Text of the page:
A Treatise of the Laws of Nature

Richard Cumberland (author)

A Treatise of the Laws of Nature, first appeared in 1672 as a theoretical response to a range of issues that came together during the late 1660s. It argued that science might offer an effective means of demonstrating the contents and…

Two Books of the Elements of Universal Jurisprudence

Samuel von Pufendorf (author)

This was Pufendorf’s first work, published in 1660. Its appearance inaugurated the modern natural-law movement in the German-speaking world. The work also established Pufendorf as a key figure and laid the foundations for his major…

The Two Treatises of Civil Government (Hollis ed.)

Thomas Hollis (editor)

Locke’s most famous work of political philosophy began as a reply to Filmer’s defense of the idea of the divine right of kings and ended up becoming a defense of natural rights, especially property rights, and of government limited…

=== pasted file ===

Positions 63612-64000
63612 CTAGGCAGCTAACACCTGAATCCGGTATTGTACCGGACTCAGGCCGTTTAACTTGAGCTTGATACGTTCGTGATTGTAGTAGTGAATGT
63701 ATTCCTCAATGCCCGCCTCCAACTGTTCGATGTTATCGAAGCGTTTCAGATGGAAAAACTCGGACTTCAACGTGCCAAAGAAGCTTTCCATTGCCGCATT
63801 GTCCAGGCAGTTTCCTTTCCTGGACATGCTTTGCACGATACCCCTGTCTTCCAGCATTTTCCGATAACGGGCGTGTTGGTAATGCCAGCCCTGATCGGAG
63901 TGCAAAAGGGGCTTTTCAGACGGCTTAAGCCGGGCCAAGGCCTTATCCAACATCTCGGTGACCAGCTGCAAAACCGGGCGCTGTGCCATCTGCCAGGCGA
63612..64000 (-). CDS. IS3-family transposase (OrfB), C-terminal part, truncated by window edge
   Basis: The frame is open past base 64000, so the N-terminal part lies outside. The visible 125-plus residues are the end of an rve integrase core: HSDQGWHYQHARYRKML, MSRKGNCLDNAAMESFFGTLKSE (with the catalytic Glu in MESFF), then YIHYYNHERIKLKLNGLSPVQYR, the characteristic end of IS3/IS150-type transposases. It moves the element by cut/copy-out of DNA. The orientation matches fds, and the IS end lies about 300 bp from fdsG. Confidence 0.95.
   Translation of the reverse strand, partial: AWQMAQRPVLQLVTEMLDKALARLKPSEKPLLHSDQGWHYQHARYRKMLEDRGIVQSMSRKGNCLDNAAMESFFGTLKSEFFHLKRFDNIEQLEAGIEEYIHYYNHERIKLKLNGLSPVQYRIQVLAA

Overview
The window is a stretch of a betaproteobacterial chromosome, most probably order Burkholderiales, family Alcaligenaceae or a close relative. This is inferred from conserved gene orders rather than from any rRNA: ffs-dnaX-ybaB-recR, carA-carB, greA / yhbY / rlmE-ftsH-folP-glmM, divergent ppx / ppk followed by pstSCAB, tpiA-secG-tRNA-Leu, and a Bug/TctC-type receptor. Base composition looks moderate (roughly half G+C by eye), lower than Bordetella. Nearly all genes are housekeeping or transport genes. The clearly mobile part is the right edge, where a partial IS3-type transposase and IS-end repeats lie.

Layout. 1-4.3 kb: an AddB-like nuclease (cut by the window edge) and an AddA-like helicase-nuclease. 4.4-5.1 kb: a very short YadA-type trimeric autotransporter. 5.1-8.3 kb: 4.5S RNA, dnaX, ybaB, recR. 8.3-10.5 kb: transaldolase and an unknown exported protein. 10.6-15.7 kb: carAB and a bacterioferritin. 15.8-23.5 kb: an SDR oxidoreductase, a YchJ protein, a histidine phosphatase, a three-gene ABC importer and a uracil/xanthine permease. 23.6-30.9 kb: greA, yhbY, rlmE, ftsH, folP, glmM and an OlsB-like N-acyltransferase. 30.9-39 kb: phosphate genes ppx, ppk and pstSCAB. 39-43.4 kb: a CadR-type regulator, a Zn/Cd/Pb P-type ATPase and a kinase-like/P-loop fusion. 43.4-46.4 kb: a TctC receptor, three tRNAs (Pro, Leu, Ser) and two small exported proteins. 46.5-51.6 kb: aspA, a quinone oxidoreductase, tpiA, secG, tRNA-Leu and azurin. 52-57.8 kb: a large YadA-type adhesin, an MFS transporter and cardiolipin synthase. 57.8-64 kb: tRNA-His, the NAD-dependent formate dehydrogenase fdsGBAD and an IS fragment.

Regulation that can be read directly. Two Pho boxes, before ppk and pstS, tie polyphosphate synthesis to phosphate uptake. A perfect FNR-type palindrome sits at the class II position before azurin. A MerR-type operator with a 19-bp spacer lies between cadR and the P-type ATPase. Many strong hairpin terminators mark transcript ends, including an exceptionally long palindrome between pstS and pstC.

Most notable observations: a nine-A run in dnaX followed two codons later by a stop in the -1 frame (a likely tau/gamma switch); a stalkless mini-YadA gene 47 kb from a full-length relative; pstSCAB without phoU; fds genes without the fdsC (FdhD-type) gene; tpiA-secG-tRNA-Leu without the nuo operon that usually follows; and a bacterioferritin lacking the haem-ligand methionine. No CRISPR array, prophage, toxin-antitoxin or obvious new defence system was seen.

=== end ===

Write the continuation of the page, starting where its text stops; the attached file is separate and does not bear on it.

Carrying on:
The Writings of Thomas Paine, Vol. II (1779-1792)

Thomas Paine (author)

Vol. 2 of a 4 vol. collection of the works of Thomas Paine. Vol. 2 (1779-1792) contains the Letter to Abbey Raynal, Dissertations on Government, The Rights of Man (1 and 2) and various articles.



Natural Rights

James Wilson asks if man exists for the sake of government, or is government instituted for the sake of man? (1791)

James Wilson

Natural Rights

Jeremy Bentham on rights as a creation of the state alone (1831)

Jeremy Bentham

Natural Rights

Shaftesbury and Learning Goodness

Anthony Ashley Cooper, Earl of Shaftesbury

Property Rights

Wollaston on crimes against person or property as contradictions of fundamental truths (1722)

William Wollaston

Notes About This Collection

Liberty Fund is publishing an extensive collection of works about natural law in its Natural Law and Enlightenment Series including works by Hugo Grotius, Samuel von Pufendorf, and Francis Hutcheson.

See also the following schools of thought which supported the natural law and natural rights tradition:

And the 19th Century Utilitarians which did not.

For further reading on this topic see the works listed below: